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High-speed rail project construction could begin in ’23

Updated November 14, 2022 - 11:15 am

Brightline West is looking to begin construction next year on the long-talked-about Las Vegas to Southern California high-speed rail station.

The estimated $8 billion project would connect Las Vegas to Los Angeles via a route alongside Interstate 15 that would incorporate multiple stops in the high desert and San Bernardino County.

There are planned stations in Las Vegas and in California in Victorville, Hesperia and Rancho Cucamonga, where a connection with the Metrolink would carry passengers to and from downtown Los Angeles.

The Federal Railroad Administration recently released an environmental assessment report for the Cajon Pass portion of the project, a 49-mile extension of the track would run between the Victor Valley and Rancho Cucamonga. The assessment compared the potential environmental impacts of the proposed project to the impact of building nothing at all.

The assessment report noted the FRA determined that the Brightline project wouldn’t result in a significant impact to the environment or have a negative impact on low-income or minority populations. It also said that building the project was the FRA’s preferred option.

“Brightline represents the greenest form of transportation in the United States, with the potential to remove millions of cars every year from the I-15, and tremendous economic benefits for Nevada and Southern California,” Ben Porritt, Brightline spokesman said. “The environmental assessment underscores the positive environmental impact of utilizing the I-15 for high-speed rail and is a significant step in the process to receive the key approval to begin construction.”

It is estimated that 40,000 temporary construction jobs would be created to build the high-speed rail line.

The FRA is collecting public comment on the proposal through Nov. 28, with the project permits expected to be finalized by March. The line between Las Vegas and Victorville has already been approved.

The environmental report projects ridership figures starting with 2025, though the document also notes construction will take between three to four years. So, if construction started next year, it is likely the rail line wouldn’t be completed until 2026 or 2027.

At its opening, Brightline projects the Las Vegas to Rancho Cucamonga portion to service 5.6 million one-way trips annually, or 14 percent of the projected 49.1 million annual travelers between the two areas. That total jumps to 6 million passengers when adding the 380,000 projected person ridership between Hesperia and Rancho Cucamonga.

By 2030, ridership is expected to increase to 7.6 million for the Southern Nevada to Southern California line, with an 8.1 million total when adding the commuter passengers between Hesperia and Rancho Cucamonga.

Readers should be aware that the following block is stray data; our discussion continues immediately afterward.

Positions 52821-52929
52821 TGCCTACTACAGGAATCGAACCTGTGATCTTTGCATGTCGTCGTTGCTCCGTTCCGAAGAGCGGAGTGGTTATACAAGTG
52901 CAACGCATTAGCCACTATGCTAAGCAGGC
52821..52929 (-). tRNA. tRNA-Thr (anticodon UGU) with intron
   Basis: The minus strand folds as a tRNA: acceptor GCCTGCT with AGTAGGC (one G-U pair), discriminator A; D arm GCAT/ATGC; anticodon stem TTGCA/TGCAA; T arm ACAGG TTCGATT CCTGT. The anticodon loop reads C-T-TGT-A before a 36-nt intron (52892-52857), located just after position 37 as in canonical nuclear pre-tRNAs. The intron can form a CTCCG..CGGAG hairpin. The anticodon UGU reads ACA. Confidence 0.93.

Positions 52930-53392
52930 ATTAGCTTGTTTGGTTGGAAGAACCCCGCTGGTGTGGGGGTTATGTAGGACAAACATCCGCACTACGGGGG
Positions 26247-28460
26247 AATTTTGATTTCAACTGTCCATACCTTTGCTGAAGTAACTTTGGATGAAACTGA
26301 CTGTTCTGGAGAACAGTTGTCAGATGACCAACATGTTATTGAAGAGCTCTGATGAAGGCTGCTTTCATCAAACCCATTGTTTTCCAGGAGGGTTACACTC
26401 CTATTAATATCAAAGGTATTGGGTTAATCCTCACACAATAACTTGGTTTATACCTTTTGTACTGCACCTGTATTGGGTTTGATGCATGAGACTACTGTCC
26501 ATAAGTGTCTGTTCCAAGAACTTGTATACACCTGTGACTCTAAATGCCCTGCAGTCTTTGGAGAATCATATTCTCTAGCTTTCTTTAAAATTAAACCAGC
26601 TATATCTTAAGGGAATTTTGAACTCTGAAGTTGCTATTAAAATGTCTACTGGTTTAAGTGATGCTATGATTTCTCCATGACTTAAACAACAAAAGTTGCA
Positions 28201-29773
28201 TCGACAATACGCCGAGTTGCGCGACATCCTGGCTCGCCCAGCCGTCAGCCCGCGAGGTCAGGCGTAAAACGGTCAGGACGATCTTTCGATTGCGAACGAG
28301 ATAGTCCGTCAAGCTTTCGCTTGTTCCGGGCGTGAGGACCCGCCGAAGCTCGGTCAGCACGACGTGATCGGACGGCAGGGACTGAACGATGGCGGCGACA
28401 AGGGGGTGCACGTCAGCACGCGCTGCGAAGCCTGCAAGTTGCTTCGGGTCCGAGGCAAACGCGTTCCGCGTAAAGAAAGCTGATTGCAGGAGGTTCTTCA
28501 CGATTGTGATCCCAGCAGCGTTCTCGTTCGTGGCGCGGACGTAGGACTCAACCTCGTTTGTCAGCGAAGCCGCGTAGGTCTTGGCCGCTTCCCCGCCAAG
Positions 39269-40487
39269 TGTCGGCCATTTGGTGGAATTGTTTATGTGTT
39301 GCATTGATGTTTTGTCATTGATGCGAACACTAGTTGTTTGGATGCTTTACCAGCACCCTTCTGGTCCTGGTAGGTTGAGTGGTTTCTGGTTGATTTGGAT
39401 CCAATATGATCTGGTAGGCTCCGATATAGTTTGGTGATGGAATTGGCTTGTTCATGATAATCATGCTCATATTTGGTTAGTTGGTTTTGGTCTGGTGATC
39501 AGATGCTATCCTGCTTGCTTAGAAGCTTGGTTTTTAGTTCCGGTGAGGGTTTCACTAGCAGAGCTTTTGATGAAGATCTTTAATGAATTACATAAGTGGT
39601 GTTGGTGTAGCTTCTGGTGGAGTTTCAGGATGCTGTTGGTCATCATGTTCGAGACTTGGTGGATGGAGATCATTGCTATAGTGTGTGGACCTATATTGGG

In 2035, Brightline forecasts ridership between Las Vegas and Rancho Cucamonga to grow to 10.6 million. Total ridership, including the high desert commuters, would jump to 11.3 million.

By 2044, the last year of ridership projections provided in the report, the Las Vegas to Rancho Cucamonga line is projected to carry 11.5 million passengers and 12.3 million total with California commuters included.

At full buildout, the rail line between Las Vegas and Los Angeles will be 260 miles long with the trip between the two cities — on zero-emission electric trains — expected to take about three hours.

Plans call for a 65,000-square-foot terminal in Las Vegas that would be constructed on a portion of 110 acres of land owned by Fortress Investment Group, which owns Brightline through an affiliate.

Wes Edens, co-CEO of Fortress, is also in talks with Major League Soccer to potentially bring a team to Las Vegas. MLS Commissioner Don Garber confirmed last week those discussions include a potential MLS stadium on the same parcel of land.

Funding for the massive rail project would consist of a mix of federal grants and private activity bonds that Brightline would apply for in both Nevada and California, though the amount requested in each state could be less than was previously awarded.

Brightline previously was approved for $200 million in private-activity bonds in Nevada and $600 million in California. Internal Revenue Service guidelines would allow Brightline to market those tax-exempt bonds for up to four times their amount, or a combined total of $3.2 billion.

The bipartisan infrastructure bill signed into law last year could infuse increased funding for rail projects, such as high-speed rail. Details on what that could entail for projects such as Brightline’s is expected to be released by the end of the year. But that could lead to billions of dollars in federal grant funding for the Brightline West project.

The environmental assessment also notes the project would not only reduce passenger vehicles on the stretch of I-15, which would help ease freight strains, but would also decrease greenhouse gas emissions.

“I can’t think of a more shovel-ready project in America than this one, or a more environmentally friendly one,” Edens told the Review-Journal earlier this year.

Contact Mick Akers at makers@reviewjournal.com or 702-387-2920. Follow @mickakers on Twitter.

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